Family of Journalist Killed in South Sudan Call on the FBI to Investigate Suspected War Crimes
Today, lawyers acting for the family of journalist Christopher (Chris) Allen have made a formal request to the USA’s Federal Bureau of Investigation (FBI) to open a criminal investigation into suspected war crimes committed against him. They have asked the FBI’s International Human Rights Unit to investigate two alleged breaches of the USA’s own War Crimes Act: one concerning the way in which Christopher was killed, and one concerning the degrading treatment of his body after his death.
Christopher Allen was the first foreign journalist to be killed in the South Sudan conflict. He was a dual US/ UK national. At the time of his death Christopher was documenting armed clashes between the Sudan People’s Liberation Army in Opposition and South Sudanese armed forces in the town of Kaya, close to the border with Uganda. He was shot dead on 26 August 2017 by South Sudanese armed forces.
In the two years since Christopher Allen’s death, there has been no official investigation into the killers or the circumstances, by the South Sudanese authorities, or by any other law enforcement agency. Such investigation as has taken place has been conducted by the family and by journalists looking into the case.
After the death, photographs circulated online of Christopher Allen’s body, with his horrific injuries visible and his genitals exposed. These photographs were eventually taken down after the family appealed to the South Sudanese authorities via US diplomats to have them removed.
Barristers Caoilfhionn Gallagher QC, Jonathan Price and Tatyana Eatwell, of Doughty Street Chambers in London, act for Joyce Krijian and John Allen, Christopher’s parents, and Jeremy Bliss, Christopher’s cousin. In their letter to the FBI they state that:
- There is reasonable cause to suspect that the killing was a war crime, in violation of international law. The available evidence suggests that Christopher was deliberately targeted because he was a journalist taking photographs, and that this was not an accidental crossfire death. This is supported by the views of international experts who have read the autopsy report, who consider that Chris was the subject of a direct attack and his killing was not ‘collateral damage.’ It is also supported by the statements of South Sudanese government soldiers given to a freelance journalist based in the country.
- There is also reasonable cause to suspect that the act of taking photographs of the body in the immediate aftermath of his death, with his genitalia exposed, and of posting those photographs on the internet is a war crime.
- The lawyers also say, “It is of grave concern that, to our knowledge, no criminal or other investigation has been conducted into Christopher’s death or the publication of the above described photographs by South Sudan, the United States or any other investigative authority… In the two years since Christopher’s death, South Sudan has been repeatedly asked to conduct a criminal investigation into what took place. Regrettably, these requests have been repeatedly ignored or refused.”
- The suspected war crimes violate US law, which criminalises war crimes committed either by or against US citizens. Chris Allen was a US citizen.
- The FBI’s International Human Rights Unit has been asked to confirm it will immediately commence an investigation into these suspected war crimes.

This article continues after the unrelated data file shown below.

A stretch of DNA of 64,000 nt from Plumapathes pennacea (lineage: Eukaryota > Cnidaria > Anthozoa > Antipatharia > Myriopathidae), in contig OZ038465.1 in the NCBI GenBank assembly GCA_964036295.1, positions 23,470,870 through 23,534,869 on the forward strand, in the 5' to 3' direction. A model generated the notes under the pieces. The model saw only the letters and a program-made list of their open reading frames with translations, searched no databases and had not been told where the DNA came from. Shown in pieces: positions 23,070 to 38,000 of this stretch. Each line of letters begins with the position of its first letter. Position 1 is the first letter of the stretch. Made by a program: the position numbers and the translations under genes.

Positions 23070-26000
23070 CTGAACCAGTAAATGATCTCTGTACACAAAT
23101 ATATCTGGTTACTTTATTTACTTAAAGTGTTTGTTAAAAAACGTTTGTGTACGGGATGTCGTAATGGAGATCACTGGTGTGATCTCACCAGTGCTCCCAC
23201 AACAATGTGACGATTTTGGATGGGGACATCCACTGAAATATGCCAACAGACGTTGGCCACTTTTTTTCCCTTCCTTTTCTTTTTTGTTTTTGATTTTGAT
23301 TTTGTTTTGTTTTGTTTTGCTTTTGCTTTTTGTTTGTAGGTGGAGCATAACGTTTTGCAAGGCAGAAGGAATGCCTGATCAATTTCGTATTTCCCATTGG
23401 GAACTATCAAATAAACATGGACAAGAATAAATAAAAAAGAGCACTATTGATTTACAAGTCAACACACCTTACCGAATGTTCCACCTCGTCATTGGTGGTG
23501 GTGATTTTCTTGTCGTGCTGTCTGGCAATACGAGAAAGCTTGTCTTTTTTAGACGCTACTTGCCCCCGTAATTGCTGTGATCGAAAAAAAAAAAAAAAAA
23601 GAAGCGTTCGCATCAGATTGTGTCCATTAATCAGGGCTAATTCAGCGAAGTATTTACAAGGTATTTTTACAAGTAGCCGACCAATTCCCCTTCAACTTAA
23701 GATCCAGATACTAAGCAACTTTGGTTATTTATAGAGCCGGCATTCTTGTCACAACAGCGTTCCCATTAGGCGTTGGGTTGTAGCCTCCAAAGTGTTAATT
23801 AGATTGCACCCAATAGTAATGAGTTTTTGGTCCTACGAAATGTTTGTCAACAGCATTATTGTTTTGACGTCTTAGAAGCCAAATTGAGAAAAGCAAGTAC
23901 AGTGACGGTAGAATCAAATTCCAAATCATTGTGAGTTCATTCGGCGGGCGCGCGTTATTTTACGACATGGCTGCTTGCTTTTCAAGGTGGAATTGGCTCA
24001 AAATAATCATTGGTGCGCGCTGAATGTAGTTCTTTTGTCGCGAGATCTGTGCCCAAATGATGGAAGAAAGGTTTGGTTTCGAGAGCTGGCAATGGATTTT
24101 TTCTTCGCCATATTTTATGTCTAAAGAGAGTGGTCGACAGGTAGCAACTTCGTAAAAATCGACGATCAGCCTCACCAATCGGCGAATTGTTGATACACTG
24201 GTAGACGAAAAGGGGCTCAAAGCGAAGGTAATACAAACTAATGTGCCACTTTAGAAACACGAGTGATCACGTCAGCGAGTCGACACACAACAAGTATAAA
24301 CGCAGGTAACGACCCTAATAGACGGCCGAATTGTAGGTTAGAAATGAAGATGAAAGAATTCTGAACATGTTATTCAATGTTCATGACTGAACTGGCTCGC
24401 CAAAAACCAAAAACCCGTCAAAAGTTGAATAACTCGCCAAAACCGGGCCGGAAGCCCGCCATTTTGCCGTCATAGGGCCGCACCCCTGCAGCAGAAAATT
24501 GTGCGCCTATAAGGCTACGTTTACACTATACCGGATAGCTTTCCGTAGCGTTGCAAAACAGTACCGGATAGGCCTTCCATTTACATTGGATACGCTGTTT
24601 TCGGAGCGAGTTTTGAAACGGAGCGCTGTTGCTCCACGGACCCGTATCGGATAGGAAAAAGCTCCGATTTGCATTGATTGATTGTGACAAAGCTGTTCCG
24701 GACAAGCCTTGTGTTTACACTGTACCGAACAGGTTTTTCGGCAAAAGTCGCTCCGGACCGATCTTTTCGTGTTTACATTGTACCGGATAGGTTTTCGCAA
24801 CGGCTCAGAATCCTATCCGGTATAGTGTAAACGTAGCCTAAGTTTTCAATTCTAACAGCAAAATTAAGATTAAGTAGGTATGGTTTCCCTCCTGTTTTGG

Joyce Krajian and John Allen, Christopher’s parents, said:
“Two years on from our beloved son’s killing, there has been no criminal investigation, no inquiry into the circumstances of his death, no explanation, and no one has been held to account. Chris was a US citizen and we believe he died as a result of a war crime. South Sudan has failed to give us answers or ensure accountability. We now call on the US to come to our aid. We urge the FBI’s International Human Rights Unit to comply with its mandate and immediately begin an investigation into his death.”
Jeremy Bliss, Christopher’s cousin, added:
“Chris was killed thousands of miles away, but his home countries, the US and the UK, must now ensure there is justice and accountability for his killing. The FBI has the power and the mandate to investigate the suspected war crimes which we have identified. We have waited for two years. The FBI should put an end to our waiting and agree to act.”
Caoilfhionn Gallagher QC said:
“Christopher Allen was a brave journalist who told the stories many others did not. His reporting in South Sudan shone a much-needed spotlight on suffering of the South Sudanese people. His killing is not only a deep personal loss to his family; it is also an attack upon the fundamental right to freedom of expression and the right of journalists to be protected when reporting on armed conflicts. It is also an affront to the public who were entitled to hear his reporting. There is reasonable cause to suspect that war crimes were committed against Christopher. It is imperative that there is now an investigation into those suspected crimes.”
Reporters Without Borders (RSF) has been supporting the family. Rebecca Vincent, RSF’s UK Bureau Director, said:
"Reporters Without Borders fully supports Christopher Allen's family in their pursuit of a legal case on the basis of war crimes. These very serious allegations must be properly investigated, and the perpetrators brought to full justice. The absence of an investigation to date is a disgrace, as is the shameful inaction by both the UK and US governments. We hope that the new legal case will serve as a key turning point in the pursuit of justice for Christopher."